“GET OUT OF THE WAY!” A woman yelled at a cyclist while both were going up the escalator. The impatient woman was enforcing the unwritten rule that one side of an escalator should be cleared for those who wished to walk up it. The cyclist with his bike on his left side, now under the pressure from the woman, looked around on the crowded escalator for a way to clear a path for her to move ahead. No luck. The escalator was packed, and the woman would have to wait.
“YOU’RE NOT EVEN ALLOWED TO BRING BIKES ON THE ESCALATOR!,” the woman yelled once more before exiting.
As uncivil the woman’s reaction was to the cyclist blocking the escalator, she was in some ways correct. Objects such as strollers and bicycles aren’t allowed on Metro escalators, and cyclists are asked to take the stairs and elevators instead. I have yet to see it done, but I’ve been told that failure to obey such rules can result in a citation.
And, more than a disruption to the flow of movement, bicycles aren’t allowed on escalators for safety reasons as well. There have been cases where bicycles were accidentally dropped on escalators, injuring the people below. And, I’ve witnessed a few times when cyclists walking their bikes up would accidentally hit the face of the person behind them with their bike’s rear wheel by accidentally swinging it sideways.
As more and more cyclists bring their bikes into rail stations to mix up their commute modes, the required usage of elevators and stairs for those with bikes can often lead to greater difficulty for everyone.
Some rail stations offer only one elevator, making it time-consuming for cyclists and other commuters to go up using them as bikes and wheelchairs take up a great amount of the elevator’s space. Then there are stations like Wilshire/Vermont and Civic Center which have incredibly long stairways, making it quite the workout for those with heavier bicycles to go up on them. What a pain.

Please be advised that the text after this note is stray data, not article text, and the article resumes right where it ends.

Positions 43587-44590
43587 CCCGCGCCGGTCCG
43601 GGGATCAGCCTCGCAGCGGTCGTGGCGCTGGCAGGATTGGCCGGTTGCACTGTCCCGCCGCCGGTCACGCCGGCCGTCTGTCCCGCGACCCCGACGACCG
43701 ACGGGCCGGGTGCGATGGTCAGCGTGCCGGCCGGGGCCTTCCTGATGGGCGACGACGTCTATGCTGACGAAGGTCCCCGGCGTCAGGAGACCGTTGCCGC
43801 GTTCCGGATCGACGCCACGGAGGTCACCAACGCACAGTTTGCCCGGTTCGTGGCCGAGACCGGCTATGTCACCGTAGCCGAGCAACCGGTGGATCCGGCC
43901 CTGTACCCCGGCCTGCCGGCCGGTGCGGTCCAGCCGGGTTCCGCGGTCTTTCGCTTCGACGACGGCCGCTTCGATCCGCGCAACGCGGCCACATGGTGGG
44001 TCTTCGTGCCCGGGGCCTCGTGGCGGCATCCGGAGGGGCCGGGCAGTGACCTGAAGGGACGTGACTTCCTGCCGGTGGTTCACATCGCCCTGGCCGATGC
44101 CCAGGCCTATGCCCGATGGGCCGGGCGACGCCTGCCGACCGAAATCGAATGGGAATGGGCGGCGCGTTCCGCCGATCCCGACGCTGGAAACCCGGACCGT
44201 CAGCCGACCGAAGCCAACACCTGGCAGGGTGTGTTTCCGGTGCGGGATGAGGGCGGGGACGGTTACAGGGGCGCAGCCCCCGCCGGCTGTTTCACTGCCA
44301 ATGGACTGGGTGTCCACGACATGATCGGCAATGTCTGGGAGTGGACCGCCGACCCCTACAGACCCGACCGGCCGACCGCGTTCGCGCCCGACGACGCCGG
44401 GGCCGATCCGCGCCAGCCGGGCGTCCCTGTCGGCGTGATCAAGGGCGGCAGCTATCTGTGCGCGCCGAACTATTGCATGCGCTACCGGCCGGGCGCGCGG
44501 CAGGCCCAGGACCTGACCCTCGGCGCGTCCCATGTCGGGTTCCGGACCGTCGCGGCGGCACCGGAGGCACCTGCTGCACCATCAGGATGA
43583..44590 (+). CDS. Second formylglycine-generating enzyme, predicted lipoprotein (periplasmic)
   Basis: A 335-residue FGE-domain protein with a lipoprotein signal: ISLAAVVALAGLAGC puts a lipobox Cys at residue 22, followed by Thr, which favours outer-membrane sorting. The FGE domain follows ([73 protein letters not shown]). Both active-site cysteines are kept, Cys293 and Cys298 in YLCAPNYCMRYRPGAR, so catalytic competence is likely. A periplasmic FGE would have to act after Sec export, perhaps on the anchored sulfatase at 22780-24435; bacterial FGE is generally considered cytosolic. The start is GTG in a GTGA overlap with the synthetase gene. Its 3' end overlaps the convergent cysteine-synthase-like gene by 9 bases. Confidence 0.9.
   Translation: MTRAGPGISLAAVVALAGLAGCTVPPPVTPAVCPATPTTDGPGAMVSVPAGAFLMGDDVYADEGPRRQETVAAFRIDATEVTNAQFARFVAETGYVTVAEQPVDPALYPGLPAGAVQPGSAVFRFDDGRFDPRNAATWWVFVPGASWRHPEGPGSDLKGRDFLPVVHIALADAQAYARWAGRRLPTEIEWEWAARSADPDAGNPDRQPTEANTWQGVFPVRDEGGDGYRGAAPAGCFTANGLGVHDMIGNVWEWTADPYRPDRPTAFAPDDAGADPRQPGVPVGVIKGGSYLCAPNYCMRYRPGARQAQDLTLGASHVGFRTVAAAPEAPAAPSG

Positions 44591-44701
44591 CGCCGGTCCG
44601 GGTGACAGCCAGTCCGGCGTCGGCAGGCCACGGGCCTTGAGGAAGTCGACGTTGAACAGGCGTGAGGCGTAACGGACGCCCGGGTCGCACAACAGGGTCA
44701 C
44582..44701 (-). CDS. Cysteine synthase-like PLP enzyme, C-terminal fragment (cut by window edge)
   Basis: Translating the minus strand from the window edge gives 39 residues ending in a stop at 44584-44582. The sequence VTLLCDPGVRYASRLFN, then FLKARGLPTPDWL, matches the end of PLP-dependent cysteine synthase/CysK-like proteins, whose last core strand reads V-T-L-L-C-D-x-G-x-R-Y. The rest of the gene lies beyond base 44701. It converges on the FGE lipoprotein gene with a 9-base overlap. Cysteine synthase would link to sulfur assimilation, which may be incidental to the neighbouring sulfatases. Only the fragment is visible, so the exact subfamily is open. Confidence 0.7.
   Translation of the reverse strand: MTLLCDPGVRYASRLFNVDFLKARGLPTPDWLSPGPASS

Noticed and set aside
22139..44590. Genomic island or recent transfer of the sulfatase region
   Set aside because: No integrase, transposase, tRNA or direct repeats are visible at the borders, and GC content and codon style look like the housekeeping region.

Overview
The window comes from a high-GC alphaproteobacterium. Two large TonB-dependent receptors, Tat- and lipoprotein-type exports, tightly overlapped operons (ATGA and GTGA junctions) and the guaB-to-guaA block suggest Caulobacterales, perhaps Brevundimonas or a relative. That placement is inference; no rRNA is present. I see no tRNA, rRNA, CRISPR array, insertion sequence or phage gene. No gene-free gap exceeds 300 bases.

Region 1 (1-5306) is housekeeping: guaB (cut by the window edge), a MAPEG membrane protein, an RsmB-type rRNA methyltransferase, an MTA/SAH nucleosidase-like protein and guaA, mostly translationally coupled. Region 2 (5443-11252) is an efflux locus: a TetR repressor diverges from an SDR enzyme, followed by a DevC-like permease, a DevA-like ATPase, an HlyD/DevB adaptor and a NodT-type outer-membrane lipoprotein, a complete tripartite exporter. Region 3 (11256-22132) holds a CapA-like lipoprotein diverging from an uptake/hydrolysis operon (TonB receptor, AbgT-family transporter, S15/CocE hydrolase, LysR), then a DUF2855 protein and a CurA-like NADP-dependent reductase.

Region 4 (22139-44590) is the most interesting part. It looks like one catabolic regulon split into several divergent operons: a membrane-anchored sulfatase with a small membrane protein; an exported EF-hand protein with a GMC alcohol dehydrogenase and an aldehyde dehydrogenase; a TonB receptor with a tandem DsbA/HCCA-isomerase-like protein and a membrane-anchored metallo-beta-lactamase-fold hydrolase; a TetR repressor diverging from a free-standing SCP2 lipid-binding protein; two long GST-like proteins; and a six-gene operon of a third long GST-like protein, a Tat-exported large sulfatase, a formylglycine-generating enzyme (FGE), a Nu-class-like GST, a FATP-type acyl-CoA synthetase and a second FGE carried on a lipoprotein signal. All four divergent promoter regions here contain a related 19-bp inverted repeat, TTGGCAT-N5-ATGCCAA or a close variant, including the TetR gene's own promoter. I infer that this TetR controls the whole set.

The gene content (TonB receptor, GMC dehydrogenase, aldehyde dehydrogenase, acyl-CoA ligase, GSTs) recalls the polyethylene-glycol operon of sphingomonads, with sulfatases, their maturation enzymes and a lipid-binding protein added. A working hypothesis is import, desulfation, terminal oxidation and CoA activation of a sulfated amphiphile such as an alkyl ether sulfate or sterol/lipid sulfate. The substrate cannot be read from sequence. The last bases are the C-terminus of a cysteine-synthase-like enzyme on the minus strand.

A fellow cyclist and friend of mine who recently came back from a trip to South Korea messaged me while he was there about how many of the subway stations had been modified to accommodate for the growing number of bike riders using trains. One modification into many of the station’s infrastructure to make it more bicycle-friendly was the addition of bicycle-escalators. Countries like Japan and South Korea have long had bicycle-escalators, thin conveyor belts placed alongside stairs that assisted cyclists to push their bikes up.
Here’s a video taken in Japan that shows it in use.
The closest thing we have here in the states to accommodate cyclists using stairs are bicycle-stairways, also known as bike-ramps. Bike-ramps, as seen in the picture below at BART’s 16th Street station, are non-motorized channels which are placed along stairs to allow cyclists to roll their bikes up and down instead of having to carry them. (The new El Monte Station will have them and according to this staff report, they’re being studied as part of the second phase of the Expo Line). Check out the photos below.
With cycling and transit usage in Los Angeles on the rise, and as both commute modes intermingle with one another; do you think it’s a good idea to bring the same bicycle-escalator technology to stations here? Should we invest in a bicycle-elevator (motorized) or bicycle-stairway (non-motorized)? What do you think?